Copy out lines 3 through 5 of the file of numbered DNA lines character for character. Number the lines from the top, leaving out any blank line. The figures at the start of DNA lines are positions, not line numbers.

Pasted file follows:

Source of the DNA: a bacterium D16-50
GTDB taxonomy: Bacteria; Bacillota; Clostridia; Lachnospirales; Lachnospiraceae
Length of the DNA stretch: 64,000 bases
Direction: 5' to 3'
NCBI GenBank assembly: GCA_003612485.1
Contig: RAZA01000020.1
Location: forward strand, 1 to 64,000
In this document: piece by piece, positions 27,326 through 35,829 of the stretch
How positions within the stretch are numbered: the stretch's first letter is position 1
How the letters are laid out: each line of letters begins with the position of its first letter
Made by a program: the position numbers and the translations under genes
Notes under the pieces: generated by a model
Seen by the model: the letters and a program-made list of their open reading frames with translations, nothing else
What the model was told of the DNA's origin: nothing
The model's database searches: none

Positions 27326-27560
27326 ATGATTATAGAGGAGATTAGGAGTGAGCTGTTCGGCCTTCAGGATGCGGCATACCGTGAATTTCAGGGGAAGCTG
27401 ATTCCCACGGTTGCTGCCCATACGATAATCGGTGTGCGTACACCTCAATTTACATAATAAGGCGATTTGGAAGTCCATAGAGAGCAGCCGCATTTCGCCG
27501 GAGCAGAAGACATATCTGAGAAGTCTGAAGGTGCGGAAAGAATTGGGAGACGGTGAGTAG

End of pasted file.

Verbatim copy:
Length of the DNA stretch: 64,000 bases
Direction: 5' to 3'
NCBI GenBank assembly: GCA_003612485.1